Sunday, 26 January 2014

Boobs are Important. Really Important.

Back in December, I had an appointment with my plastic surgeon to discuss surgery options. In case you missed it, I have decided to have a prophylactic mastectomy of my left breast, in a genius move that will reduce or eliminate the chance of getting breast cancer ever again. Now, apart from being a genius artist and engineer, my surgeon is also really good to talk to. We were chatting about things that I am really passionate about, like reconstruction and young adult survivorship, and he mentioned this newish website called Healthy Debate. It's kind of like a medical forum that poses different questions that you can weigh in on about various issues pertaining to your personal health. Anyone can have an opinion, and many doctors and medical professionals add their opinions and expertise to help facilitate thoughtful and relevant discussions. My surgeon told me about a recent question posed about accessing reconstructive surgery after breast cancer. The long of the short of it is, should reconstructive surgery be offered as part of the treatment process. I think it's safe to say that I 100% believe that it should be. However, there are those out there who are so narrow minded, and quite frankly ignorant, that they don't think reconstructive surgery is necessary. One person in particular decided to write about it.

Everyone, meet Chris. I don't know a single thing about Chris, except for the fact that he seems to think that breasts are basically a part of a woman for aesthetic purposes only. Below is what he had to say:

"I vote No because reconstructive surgery is not part of cure, it is essentially cosmetic to shape a woman’s chest under clothing. However if we were not competing for limited funds I would vote Yes. There are unfortunately other treatment/curative surgeries for other cancers that would be competing for these funds. Prostate cancer continues to receive very little funding compared to breast cancer while it is just as common (1 in 6 men will get it ) and has a similar mortality ( 1 in 27 men will die from it ). Speaking from family experience, diagnosis, treatment and follow-up for breast cancer was streamline, not so for prostate cancer with delays , uncertainty and variable programs. Unfortunately we are still at the stage that men have to pay for prostate blood screening if they want to get tested. This bias has resulted in a lack of research funding such that prostate cancer is still not very well understood judging by the multiple treatment options offered and significant side effects of even investigating the disease with biopsies. I find that discussing funding for cosmetic procedures is out of place considering the urgent need for research and treatment funds for conditions such as this. The irony is November is prostate cancer month for the Movember Foundation which tries every year to raise awareness. As stated above, if we were not competing for limited funds I would whole-heartedly support cosmetic reconstruction for every woman who wants it."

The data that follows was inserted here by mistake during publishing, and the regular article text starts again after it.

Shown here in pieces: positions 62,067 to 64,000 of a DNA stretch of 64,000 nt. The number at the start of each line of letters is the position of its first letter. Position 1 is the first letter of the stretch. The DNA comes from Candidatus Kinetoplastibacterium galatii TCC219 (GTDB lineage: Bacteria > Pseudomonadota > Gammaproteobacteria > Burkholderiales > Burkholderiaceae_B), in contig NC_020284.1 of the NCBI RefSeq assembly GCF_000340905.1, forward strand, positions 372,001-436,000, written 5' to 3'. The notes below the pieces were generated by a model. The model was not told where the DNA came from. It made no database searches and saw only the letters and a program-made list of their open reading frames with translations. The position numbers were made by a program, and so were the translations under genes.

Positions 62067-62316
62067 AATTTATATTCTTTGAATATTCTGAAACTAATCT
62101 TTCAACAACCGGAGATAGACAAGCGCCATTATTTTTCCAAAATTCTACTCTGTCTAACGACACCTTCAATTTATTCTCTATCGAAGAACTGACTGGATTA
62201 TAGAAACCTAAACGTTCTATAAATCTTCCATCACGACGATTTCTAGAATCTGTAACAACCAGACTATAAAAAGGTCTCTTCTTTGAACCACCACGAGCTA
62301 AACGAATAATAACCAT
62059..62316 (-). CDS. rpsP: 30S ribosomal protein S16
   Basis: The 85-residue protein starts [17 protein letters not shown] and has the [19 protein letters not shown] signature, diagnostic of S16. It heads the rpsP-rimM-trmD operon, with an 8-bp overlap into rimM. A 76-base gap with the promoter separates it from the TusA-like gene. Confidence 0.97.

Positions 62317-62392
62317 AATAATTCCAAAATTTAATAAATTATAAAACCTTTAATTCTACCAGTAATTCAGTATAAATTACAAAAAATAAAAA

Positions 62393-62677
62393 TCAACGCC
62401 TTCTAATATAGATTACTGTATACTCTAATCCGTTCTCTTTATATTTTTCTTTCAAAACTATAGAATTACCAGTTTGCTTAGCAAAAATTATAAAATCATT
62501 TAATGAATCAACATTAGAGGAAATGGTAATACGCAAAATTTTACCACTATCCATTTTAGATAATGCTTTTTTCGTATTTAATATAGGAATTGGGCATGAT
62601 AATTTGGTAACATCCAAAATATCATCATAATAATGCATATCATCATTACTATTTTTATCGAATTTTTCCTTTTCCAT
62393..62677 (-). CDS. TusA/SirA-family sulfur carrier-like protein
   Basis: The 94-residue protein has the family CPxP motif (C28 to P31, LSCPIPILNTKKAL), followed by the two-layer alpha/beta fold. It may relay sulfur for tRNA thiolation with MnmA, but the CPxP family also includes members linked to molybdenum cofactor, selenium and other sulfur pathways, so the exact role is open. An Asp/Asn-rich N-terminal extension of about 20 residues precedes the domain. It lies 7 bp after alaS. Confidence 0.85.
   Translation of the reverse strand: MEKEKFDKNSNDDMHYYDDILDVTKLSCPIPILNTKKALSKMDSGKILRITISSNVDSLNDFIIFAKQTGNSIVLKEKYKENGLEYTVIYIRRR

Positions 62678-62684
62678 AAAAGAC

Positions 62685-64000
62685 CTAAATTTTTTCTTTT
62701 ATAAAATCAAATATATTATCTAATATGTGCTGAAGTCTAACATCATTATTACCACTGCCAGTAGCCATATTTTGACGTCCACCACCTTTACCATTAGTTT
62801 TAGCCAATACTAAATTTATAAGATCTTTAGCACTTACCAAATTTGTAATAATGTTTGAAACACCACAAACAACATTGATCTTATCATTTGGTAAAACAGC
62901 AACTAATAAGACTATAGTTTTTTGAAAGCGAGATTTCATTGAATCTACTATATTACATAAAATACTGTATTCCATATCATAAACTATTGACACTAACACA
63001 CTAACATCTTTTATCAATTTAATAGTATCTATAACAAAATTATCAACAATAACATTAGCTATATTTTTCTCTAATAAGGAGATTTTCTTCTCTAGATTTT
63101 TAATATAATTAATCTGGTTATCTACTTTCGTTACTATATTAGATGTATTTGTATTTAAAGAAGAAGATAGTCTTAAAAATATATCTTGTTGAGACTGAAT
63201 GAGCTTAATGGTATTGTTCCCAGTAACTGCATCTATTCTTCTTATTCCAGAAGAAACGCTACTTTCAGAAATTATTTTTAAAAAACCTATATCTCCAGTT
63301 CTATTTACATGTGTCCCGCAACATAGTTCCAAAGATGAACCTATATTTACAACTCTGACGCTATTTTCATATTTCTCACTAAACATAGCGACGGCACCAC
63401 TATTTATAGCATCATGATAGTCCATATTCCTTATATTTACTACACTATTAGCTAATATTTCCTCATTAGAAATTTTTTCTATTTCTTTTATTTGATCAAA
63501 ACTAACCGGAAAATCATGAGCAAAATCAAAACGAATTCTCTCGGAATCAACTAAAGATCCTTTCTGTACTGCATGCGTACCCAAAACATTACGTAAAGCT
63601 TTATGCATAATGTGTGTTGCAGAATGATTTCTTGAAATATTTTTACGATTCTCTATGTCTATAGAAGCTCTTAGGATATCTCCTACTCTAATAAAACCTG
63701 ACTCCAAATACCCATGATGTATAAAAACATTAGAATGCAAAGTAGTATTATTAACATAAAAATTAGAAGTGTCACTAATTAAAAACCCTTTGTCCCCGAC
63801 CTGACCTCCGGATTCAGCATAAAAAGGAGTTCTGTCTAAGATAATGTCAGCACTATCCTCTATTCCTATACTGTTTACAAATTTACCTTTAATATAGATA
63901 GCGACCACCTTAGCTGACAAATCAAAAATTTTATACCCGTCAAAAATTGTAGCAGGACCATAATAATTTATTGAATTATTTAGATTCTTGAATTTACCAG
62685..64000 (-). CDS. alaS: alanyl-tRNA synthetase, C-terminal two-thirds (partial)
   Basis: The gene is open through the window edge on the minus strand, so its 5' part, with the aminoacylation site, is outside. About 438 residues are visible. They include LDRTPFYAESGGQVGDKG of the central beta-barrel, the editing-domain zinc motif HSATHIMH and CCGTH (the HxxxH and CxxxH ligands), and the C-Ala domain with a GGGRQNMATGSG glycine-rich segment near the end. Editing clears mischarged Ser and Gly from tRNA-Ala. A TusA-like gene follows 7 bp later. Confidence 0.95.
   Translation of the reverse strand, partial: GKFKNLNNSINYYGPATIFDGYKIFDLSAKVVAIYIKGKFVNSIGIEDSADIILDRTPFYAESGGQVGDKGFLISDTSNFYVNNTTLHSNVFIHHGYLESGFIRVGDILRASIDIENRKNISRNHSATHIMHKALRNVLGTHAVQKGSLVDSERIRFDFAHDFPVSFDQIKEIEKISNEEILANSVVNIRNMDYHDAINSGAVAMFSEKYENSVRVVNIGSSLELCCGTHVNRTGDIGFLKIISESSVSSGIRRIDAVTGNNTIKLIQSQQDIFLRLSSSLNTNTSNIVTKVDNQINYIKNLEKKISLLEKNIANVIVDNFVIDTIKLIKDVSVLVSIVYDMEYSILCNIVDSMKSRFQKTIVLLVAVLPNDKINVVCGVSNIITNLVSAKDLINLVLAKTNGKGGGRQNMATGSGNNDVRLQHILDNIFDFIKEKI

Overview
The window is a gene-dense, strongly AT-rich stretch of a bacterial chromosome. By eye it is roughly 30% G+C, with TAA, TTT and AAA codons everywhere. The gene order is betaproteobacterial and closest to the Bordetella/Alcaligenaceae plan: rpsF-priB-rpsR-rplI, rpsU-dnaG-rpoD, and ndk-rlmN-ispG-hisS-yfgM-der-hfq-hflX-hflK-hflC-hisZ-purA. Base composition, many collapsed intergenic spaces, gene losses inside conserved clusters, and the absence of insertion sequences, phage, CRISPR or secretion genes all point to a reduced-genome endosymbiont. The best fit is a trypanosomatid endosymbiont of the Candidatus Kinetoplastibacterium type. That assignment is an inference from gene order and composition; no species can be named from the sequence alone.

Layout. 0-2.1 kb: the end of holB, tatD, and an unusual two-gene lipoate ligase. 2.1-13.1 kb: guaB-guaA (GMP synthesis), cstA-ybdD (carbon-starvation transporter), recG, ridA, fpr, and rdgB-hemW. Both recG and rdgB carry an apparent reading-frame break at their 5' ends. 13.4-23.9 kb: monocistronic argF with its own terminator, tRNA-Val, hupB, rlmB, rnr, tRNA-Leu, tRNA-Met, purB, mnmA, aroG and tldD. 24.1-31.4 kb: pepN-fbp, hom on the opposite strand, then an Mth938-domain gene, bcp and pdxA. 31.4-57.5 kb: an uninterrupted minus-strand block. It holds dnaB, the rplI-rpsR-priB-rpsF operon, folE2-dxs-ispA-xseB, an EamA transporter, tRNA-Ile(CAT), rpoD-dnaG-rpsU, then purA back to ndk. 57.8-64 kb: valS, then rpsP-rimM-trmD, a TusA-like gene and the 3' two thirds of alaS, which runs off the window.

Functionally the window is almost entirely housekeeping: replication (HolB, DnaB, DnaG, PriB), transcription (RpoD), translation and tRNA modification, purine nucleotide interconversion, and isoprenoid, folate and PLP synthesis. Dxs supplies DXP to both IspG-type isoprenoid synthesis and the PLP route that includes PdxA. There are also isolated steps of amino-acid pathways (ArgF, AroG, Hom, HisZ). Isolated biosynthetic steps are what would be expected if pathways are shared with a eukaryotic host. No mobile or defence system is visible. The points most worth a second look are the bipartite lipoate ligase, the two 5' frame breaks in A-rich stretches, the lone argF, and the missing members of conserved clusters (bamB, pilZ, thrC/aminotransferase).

I don't know about you, but I'm pretty sure that breasts serve more of a function than just "shaping a woman's chest under clothing". In my opinion, he missed the point entirely. This article is about reconstructive surgery after breast cancer, and yet he somehow managed to start talking about penises. Now, I know the topic of penises is highly fascinating for some people, but that's not what this article was about. What really got me though is his complete lack of understanding what breasts really mean to women. They aren't about making you look good under clothes. They aren't just about sex appeal or sexiness either. They are intrinsically linked to what it means to be a woman. I know for a fact that some women may not have a close relationship with their breasts, but I do, and as a woman who has lost a piece of herself, and is going to lose another piece, I just think his response is laughable.

Now, because I'm me, and have no filter, and take issue with stupidity, I just had to respond. Here's what I said: